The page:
Jones: F1 should simplify rules to improve racing
Australia’s last Formula 1 world champion Alan Jones believes a simplification of the sporting regulations is the answer to improving F1’s spectacle.
The sport enters into a new era at this weekend’s Australian Grand Prix courtesy of sweeping regulation changes, designed to not only appeal to fans but drivers also.
The objective of ensuring the cars are the fastest than ever, more aesthetically pleasing and more challenging to drive has been achieved, but there are widespread fears this will come at a detriment to the quality of the racing.
Utilising increased aerodynamics has ramped up speeds, with Lewis Hamilton clocking a benchmark 1:23.620s in Friday practice at Albert Park, which surpassed last year’s corresponding best by 6.1 seconds.
However, the by-product of these record speeds could be fewer overtaking moves with the increased turbulent air created by the new specification cars set to make it harder for drivers to follow each other closely.
Jones, who won the F1 crown in 1980, is among those concerned, fearing the new regulations could create processional races.
The former Williams driver has welcomed the aesthetics of the new cars, but believes F1 should go back to basics by significantly reducing the use of aerodynamics int he future.
“I think overtaking will be a lot harder and I think the races will be a lot more processional,” Jones told Speedcafe.com.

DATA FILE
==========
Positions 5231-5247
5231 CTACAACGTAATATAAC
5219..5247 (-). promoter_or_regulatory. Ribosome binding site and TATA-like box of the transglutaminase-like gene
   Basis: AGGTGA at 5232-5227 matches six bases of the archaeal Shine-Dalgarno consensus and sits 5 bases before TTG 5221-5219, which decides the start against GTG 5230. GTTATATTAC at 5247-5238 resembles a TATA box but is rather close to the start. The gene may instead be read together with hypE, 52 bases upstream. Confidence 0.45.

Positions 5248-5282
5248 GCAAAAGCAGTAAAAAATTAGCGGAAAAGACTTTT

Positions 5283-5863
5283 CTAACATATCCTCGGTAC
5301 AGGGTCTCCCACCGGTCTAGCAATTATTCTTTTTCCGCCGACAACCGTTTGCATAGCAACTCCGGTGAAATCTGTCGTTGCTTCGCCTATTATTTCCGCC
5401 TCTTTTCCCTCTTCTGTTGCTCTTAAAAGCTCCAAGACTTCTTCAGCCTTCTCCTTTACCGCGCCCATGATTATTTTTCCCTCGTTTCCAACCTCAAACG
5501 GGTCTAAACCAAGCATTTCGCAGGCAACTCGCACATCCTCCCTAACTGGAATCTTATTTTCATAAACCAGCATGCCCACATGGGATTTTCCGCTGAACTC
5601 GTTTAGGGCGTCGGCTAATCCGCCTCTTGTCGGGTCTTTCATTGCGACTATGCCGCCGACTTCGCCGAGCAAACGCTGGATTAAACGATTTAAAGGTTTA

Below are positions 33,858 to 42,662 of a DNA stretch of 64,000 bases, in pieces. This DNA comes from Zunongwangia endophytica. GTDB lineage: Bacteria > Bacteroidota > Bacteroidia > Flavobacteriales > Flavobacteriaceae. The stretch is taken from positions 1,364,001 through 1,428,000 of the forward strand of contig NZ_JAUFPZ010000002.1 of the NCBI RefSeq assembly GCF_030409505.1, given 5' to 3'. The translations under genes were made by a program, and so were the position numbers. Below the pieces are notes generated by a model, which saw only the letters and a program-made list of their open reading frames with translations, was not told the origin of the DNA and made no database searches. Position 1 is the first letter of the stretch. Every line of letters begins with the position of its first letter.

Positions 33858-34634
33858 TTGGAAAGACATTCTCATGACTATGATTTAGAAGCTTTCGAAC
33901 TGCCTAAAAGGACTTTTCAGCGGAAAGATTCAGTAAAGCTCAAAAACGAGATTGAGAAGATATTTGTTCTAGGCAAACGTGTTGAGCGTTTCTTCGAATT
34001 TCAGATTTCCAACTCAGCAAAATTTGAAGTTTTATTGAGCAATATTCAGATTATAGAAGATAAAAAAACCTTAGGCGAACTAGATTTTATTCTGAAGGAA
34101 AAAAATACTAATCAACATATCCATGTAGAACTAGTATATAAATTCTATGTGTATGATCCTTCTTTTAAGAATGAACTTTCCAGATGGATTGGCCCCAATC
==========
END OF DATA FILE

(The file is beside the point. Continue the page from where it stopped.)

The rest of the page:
“I think the cars probably look the best they have ever looked. In terms of aggressiveness with their appearances the cars are terrific.
“The jury is very much out for me as to whether the new rules will make better racing or not.
“It shouldn’t be hard for Formula 1 to get it right.
“The cars are probably going to be the most reliant on clear air than they have ever been.
“Why they just don’t go back to a single plane front wing and go back to half decent rear wing and rely on mechanical grip, I don’t know.
“I agree with the wider tyres to give them more mechanical grip but they should take the aerodynamics away.”
F1’s new owners Liberty Media are aware of the potential effect these new regulations may impact on the races.
The organisation’s new managing director of motorsports Ross Brawn says action to improve the racing will be taken if required.
“If we see things this year that we don’t think are great for the sport, then we will be fighting our corner, and we will be fighting at every level,” said Brawn.
“You can rest assured that we will be working with the teams and working with the FIA to find solutions if we don’t feel the racing is as good as it should be.
“If you look at the configuration of the aerodynamics we have, we have cars with very complicated bodywork structures which create very sensitive flow regimes around the structures.
“It means as soon as they are disturbed by a car in front, they suffer.
“So can we come up with a set of regulations where we can still use the power of aerodynamics to give us the speed and spectacle of the cars, but in a more benign way so they can at least race each other more closely without it having an impact?
“That is my ambition, that is my objective.”
The Australian Grand Prix continues today with final practice scheduled for 1400 ahead of qualifying at 1700 local time.